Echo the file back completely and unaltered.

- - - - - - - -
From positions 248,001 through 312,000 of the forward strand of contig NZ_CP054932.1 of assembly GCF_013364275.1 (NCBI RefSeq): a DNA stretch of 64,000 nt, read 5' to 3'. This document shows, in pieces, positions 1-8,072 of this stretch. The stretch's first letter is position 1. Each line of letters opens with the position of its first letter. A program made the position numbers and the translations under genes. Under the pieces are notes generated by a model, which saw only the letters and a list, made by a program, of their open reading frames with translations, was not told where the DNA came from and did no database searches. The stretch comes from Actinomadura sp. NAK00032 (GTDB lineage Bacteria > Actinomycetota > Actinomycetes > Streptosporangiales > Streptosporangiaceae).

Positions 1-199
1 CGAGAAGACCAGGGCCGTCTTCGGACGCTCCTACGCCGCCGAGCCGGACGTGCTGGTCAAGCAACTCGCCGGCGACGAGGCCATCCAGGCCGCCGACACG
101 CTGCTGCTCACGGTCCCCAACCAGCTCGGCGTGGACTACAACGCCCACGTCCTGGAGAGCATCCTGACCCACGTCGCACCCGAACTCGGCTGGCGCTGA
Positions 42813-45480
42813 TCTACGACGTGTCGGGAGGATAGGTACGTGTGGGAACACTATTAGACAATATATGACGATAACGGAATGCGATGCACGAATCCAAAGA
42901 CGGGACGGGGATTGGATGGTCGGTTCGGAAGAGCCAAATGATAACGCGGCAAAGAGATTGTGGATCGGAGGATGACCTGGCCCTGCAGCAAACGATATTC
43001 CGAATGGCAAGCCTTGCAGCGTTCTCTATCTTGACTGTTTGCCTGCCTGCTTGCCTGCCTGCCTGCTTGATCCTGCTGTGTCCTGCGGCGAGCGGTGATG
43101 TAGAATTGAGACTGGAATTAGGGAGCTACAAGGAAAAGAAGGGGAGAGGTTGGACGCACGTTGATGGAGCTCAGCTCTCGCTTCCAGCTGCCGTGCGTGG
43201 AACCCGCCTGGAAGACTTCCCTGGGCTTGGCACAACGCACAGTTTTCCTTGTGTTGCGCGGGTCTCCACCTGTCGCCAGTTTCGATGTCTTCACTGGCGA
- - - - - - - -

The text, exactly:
From positions 248,001 through 312,000 of the forward strand of contig NZ_CP054932.1 of assembly GCF_013364275.1 (NCBI RefSeq): a DNA stretch of 64,000 nt, read 5' to 3'. This document shows, in pieces, positions 1-8,072 of this stretch. The stretch's first letter is position 1. Each line of letters opens with the position of its first letter. A program made the position numbers and the translations under genes. Under the pieces are notes generated by a model, which saw only the letters and a list, made by a program, of their open reading frames with translations, was not told where the DNA came from and did no database searches. The stretch comes from Actinomadura sp. NAK00032 (GTDB lineage Bacteria > Actinomycetota > Actinomycetes > Streptosporangiales > Streptosporangiaceae).

Positions 1-199
1 CGAGAAGACCAGGGCCGTCTTCGGACGCTCCTACGCCGCCGAGCCGGACGTGCTGGTCAAGCAACTCGCCGGCGACGAGGCCATCCAGGCCGCCGACACG
101 CTGCTGCTCACGGTCCCCAACCAGCTCGGCGTGGACTACAACGCCCACGTCCTGGAGAGCATCCTGACCCACGTCGCACCCGAACTCGGCTGGCGCTGA
Positions 42813-45480
42813 TCTACGACGTGTCGGGAGGATAGGTACGTGTGGGAACACTATTAGACAATATATGACGATAACGGAATGCGATGCACGAATCCAAAGA
42901 CGGGACGGGGATTGGATGGTCGGTTCGGAAGAGCCAAATGATAACGCGGCAAAGAGATTGTGGATCGGAGGATGACCTGGCCCTGCAGCAAACGATATTC
43001 CGAATGGCAAGCCTTGCAGCGTTCTCTATCTTGACTGTTTGCCTGCCTGCTTGCCTGCCTGCCTGCTTGATCCTGCTGTGTCCTGCGGCGAGCGGTGATG
43101 TAGAATTGAGACTGGAATTAGGGAGCTACAAGGAAAAGAAGGGGAGAGGTTGGACGCACGTTGATGGAGCTCAGCTCTCGCTTCCAGCTGCCGTGCGTGG
43201 AACCCGCCTGGAAGACTTCCCTGGGCTTGGCACAACGCACAGTTTTCCTTGTGTTGCGCGGGTCTCCACCTGTCGCCAGTTTCGATGTCTTCACTGGCGA